Wednesday, January 5, 2011


Musings from the Conscious Shopper

A while back, I had an epiphany while reading one of Arduous' blog posts. She was reviewing a book called Zapped about how we're all slowly being poisoned by electronic pollution. Arduous wrote a very balanced review of the book, but I was particularly struck by her point that we as a society are very bad at assessing risk. Arduous quoted an article in the New York Times:
And while we certainly make constant (mis)calculations in our adult lives, we seem all the more determined yet befuddled when it comes to the safety of our children. For instance, the five things most likely to cause injury to children up to age 18, according to the Centers for Disease Control and Prevention, are: car accidents, homicide (usually at the hands of someone they know), child abuse, suicide or drowning. And what are the five things that parents are most worried about (according to surveys by the Mayo Clinic)? Kidnapping, school snipers, terrorists, dangerous strangers and drugs.
Arduous concluded, "Here's the point. If you are seriously worried about electronic pollution and want a few pointers for how to reduce your exposure, sure read Zapped...But before you spend thousands of dollars and hours and hours of time with an electrician trying to protect yourself, I would ask yourself to think critically about the risk here."

After reading Arduous' post, the wheels in my brain starting whirling...Now, I don't want to discount the precautionary principle because I do think it's a smart way to protect yourself from harm, but it occurred to me that I personally have spent a lot of time worrying about things that might be bad for my health when I'm not doing those things that I know are good for me. I've spent countless thought-time analysing what kind of shampoo to use, yet I never get enough exercise. I've stressed over what kind of deodorant to buy, yet I often make poor eating decisions. Just today, I decided to swap a handful of Christmas candy for a piece of fruit for lunch (same number of calories, definitely not the same nutritional value).

So I've decided to change my perspective on health. From now on, I'm going to focus on the good rather than the bad - on what I should do rather than what I should not. I'm going to spend more time thinking about whether or not I eat enough fruits and vegetables and am getting enough exercise than about the sodium lauryl sulfate in my dishsoap.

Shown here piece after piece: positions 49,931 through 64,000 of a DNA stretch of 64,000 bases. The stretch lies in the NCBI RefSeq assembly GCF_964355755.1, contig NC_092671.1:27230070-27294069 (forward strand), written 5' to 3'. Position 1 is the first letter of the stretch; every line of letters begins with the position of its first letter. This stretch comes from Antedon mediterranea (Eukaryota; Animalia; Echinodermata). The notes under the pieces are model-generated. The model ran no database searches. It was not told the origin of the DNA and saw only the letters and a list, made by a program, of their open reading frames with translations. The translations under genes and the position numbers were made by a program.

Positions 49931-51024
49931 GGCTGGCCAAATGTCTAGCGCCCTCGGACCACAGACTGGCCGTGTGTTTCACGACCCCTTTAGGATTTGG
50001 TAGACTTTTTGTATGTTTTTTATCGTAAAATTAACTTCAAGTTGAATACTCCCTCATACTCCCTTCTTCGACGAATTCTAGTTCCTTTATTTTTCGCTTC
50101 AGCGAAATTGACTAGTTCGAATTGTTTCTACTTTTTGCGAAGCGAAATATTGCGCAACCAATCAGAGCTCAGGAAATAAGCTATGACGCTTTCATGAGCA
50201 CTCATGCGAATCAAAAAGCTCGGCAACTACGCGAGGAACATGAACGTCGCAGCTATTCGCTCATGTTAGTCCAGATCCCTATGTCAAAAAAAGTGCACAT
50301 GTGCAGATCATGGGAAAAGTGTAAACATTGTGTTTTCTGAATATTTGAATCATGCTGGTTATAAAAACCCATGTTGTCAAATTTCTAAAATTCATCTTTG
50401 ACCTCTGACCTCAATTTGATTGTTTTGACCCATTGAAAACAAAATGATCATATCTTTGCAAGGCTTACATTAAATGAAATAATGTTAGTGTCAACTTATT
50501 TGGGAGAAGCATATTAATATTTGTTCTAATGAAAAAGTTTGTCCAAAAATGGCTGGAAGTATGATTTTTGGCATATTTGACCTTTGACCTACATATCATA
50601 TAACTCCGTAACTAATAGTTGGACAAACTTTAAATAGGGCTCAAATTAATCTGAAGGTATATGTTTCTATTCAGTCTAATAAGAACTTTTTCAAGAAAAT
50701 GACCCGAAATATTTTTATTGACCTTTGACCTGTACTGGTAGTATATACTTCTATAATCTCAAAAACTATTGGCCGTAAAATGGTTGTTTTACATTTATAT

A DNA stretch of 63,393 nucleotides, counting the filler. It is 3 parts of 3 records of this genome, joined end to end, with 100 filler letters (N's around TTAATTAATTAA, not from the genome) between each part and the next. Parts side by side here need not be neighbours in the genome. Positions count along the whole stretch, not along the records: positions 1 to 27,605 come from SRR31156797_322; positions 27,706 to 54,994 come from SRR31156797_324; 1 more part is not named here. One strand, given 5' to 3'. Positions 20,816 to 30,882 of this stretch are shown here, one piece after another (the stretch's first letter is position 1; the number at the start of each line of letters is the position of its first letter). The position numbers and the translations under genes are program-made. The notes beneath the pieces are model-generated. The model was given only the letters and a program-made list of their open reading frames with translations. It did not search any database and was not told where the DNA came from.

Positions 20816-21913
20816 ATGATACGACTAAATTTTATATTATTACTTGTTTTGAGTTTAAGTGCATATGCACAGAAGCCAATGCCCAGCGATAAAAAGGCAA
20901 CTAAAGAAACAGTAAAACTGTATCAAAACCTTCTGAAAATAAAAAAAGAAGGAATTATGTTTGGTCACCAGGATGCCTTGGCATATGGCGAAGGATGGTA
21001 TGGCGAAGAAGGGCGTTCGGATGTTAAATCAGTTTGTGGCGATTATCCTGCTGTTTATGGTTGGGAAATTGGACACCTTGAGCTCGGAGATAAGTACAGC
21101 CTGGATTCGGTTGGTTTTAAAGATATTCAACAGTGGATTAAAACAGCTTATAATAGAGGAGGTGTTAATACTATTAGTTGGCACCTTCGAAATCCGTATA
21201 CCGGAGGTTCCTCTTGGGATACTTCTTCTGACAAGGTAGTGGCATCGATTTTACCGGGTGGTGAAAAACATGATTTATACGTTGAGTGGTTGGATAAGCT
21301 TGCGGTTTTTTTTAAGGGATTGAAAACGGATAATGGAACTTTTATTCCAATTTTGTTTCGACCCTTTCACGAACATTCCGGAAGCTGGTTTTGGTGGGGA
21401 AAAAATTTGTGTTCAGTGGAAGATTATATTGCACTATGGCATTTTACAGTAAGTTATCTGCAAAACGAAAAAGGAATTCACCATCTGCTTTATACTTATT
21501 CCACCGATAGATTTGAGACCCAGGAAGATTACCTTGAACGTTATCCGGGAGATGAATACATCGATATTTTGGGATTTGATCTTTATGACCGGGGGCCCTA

But how to do that? Do you have any tips for healthy living? Maybe I should stop looking at so much food porn on the Internet...


ruchi said...

I'm glad you liked that post! I think my main tip for getting exercise is to build it into your schedule if possible. For example, instead of driving your kid to school, maybe bike together or walk. That way you know that you are getting some exercise every day. I took public transit to work which required a 1 3/4 mile walk from the train to the office. Every day. Non-negotiable. And as a result I'm more in shape than ever.

Green Bean said...

I like it! I'm so tired of being overwhelmed by the negative - by all the things we have to fight against. What about the changes we can make. Empowering.

robbie @ going green mama said...

With fitness, the best advice I have heard is that you can't make the time for fitness - you have to take the time for it. Somehow that stuck. When we switched off DST I stayed getting up at the same time to do exercise for 30 min daily. I can't claim to be in the best shape, but at least I'm getting up and moving.

Erin aka Conscious Shopper said...

@Ruchi - I do walk to pick up my kids from school sometimes but have slacked off due to the cold. I really need to pick that up again as I always feel better after that good walk.

@Robbie - I'm so impressed that you wake up early for exercise! My warm bed wins out every time.

Frances said...

I love this. I may have to link to it shortly. What a great thing to keep in mind as everyone is trying to be healthier in the new year!

About things kids die of though: we live next to a lake! We haven't had kids yet but I even worry about my stupid animals getting out and falling through the ice. I've heard of farmers losing cattle that way.

Ruth said...

I've found has useful ideas. I just started doing the four of the five core movements (I don't have a pull-up bar!). I like how they are things you can do anywhere because they use your body weight, and he breaks them into different levels - there's a way to start doing pushups by using the wall. He also has videos showing how to do them on you tube.

Jay said...

I found your blog after searching for the difference between homogenized vs. organic milk. A friend mentioned that she drinks non-homogenized milk, and my immediate thought was, "Oh man, something else for me to research and worry about!" So then I found your post about milk decisions and the link to this post, and I love this post. I also spend far too much time worrying about the things that I should be avoiding for my own health and that of my family, but I don't do a good job of focusing my energy on doing more of the things that I know are good for us! I'll avoid plastics, but I'll eat junk; I'll sit on the couch reading about this or that danger on a beautiful day when I could be having fun outside! Loved this and a good reminder for me to keep in mind. :-)


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